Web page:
This week, I’m heading to Killer Nashville, a writers’ conference for people like me who write about murder and other crimes. If you’re going to be there, please consider this permission to approach. Here’s what I look like these days:
Yes, that is teal in my hair. It’s an easy way to recognize me. I’m very introvert friendly, so don’t be scared. And I’m great with pep talks or pitch practice (I started public speaking when I was 6, so, you know, credentials.) Or if you just want a safe place to sit quietly, that’s fine too. Have a seat next to me and tell me you need some silence. I’m down with that.
I’m also a major observer. So if I’m sitting somewhere and staring at you, I’m probably just analyzing you and plotting your murder. Nothing personal. Feel free to plot my murder as well. Could be the beginning of a beautiful friendship.
I’ve been told I have an expressive face. Sometimes what I’m thinking shows up on my face.
That’s amusement on the left and mild concern on the right. Any time I had to take standardized tests in high school, I often ended up entertaining my teachers with my facial reactions to the questions. I tend to communicate a lot with my face, something my husband can attest to. That’s probably why I loved doing theatre.
I’m also a creative problem-solver, which makes me a fantastic brainstormer. So if you’ve hit a plot snag with your current manuscript and want to talk it out, feel free to ask for help. Or if you just want to play “Where Would You Hide a Body,” that’s good too. If you see me glancing around a room, studying the corners and ceiling, that’s probably what I’m doing.
So there you go, that’s me in a few snapshots. I look forward to meeting other creatively murderous minds and learning more about making a career of crafting twisty, suspenseful tales.
I’ll be honest: I’m one of those writers who usually has about a dozen tabs open while I’m writing. Not because I’m checking Facebook, but because I’m confirming details. Oh the details! I love them. I won’t even pretend I don’t. And over the years, I’ve developed a list of favorite resources. Because I’m such a nice person, I decided to share them in case they’re useful to any other writers.
Unless your work is fantasy/science fiction, you probably want your characters’ names (especially side characters) to echo their demographic details. SSA.gov is my go-to resource, providing the top 100 names for each state and birth year. A middle-aged man from Louisiana? Try Roy or Melvin. A 20-something woman from Vermont? How about Kayla or Alyssa? (Disclaimer: the site has been a bit wonky lately so if you get an error from your search, um, not my fault.)
If you’re looking for a name that has a specific meaning, names-of-baby.com allows you to search both by meaning and popularity. And when you’re looking for surnames, Behind the Name will let you browse by cultural ancestry or you can check out a list of the top 1,000 surnames in the U.S. And if you’re desperately seeking inspiration, they even have a Random Name Generator.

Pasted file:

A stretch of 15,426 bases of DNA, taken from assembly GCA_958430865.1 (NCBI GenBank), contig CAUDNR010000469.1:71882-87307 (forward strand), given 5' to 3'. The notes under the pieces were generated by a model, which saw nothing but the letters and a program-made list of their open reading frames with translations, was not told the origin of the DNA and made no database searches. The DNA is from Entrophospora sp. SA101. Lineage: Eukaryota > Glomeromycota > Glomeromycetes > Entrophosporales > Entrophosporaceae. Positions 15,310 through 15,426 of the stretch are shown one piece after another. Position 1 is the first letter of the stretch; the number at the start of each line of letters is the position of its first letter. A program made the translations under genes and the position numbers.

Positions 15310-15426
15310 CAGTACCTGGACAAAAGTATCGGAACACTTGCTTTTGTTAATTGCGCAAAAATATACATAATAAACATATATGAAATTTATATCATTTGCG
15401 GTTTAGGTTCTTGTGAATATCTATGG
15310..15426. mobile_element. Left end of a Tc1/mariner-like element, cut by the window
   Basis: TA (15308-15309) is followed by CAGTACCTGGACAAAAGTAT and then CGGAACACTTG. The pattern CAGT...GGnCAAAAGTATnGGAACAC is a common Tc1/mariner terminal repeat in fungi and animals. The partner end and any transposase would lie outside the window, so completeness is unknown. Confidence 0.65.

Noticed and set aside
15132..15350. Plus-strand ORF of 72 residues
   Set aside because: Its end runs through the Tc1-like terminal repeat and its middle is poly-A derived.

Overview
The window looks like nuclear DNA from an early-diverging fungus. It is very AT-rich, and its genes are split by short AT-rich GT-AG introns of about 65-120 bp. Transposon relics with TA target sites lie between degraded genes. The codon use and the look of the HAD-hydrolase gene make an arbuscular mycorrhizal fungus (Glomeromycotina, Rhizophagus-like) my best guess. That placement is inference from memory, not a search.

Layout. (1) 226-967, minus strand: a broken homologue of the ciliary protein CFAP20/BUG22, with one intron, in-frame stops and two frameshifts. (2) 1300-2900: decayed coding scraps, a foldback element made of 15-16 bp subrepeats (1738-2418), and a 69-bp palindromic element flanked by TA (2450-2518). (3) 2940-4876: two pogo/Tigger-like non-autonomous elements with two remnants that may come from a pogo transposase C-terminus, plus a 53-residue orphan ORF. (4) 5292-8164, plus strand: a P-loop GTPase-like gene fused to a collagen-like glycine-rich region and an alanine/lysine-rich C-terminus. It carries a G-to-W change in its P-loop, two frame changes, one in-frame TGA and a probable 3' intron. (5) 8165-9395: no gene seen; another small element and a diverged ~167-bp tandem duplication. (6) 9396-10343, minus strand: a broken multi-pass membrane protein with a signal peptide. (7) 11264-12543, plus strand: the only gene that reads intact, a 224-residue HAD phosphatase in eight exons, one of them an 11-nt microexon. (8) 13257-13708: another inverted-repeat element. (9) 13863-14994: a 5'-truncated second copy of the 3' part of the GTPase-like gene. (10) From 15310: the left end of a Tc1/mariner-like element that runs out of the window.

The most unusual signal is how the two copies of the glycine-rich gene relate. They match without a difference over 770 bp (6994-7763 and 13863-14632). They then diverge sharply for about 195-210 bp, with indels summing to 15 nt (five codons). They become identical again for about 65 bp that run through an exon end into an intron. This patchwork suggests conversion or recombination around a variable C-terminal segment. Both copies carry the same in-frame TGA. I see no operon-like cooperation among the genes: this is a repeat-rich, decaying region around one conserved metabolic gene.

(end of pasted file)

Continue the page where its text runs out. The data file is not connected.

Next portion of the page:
When I’m describing a character’s home, I like to know what’s realistic for the region and my character’s price range, and Realtor.com is a great tool for that. As a bonus, the sales listings usually have pictures. Obviously you can avoid describing a character’s home in detail, but since I’m a strongly visual person, I tend to picture every setting I write in detail, so I might as well try to make it as realistic as possible.
Another major setting detail is weather. But if you’re writing a contemporary genre and setting your book a couple years in the future, how’s a person to know? Well, by looking at the past, of course. WUnderground can tell you what the weather was like in past years in a certain month or week. And if your genre is historical, you can also view specific days. More weather data than you could ever possibly need, right at your fingertips.
This next tool probably won’t be useful to most of you, but since my last couple manuscripts have involved a beach, I’ve become enamored with the NOAA Tides & Currents information. Enter a date a couple years away (future or past), and boom—an exact time for the high tide and low tide. This helps me know whether my character will encounter a wide expanse speckled with shells or a narrow strip of sand becoming narrower by the moment.
So, I write murder/suspense, which means I need to know gory details sometimes (all the time). Like the specifics of firearm wounds. One of my favorite places to find a whole range of useful details is a British site called Explore Forensics. And going to a specific resource usually means I can avoid search the entire internet with mildly concerning terms like “how long to dismember a human body.” (Although, let’s be honest: disturbing Googling does still occur, on occasion.)
There you go, some of my favorite resources that help ensure the intricate details of my writing are realistic and accurate. Your turn. Do you have favorite resources that enhance your writing?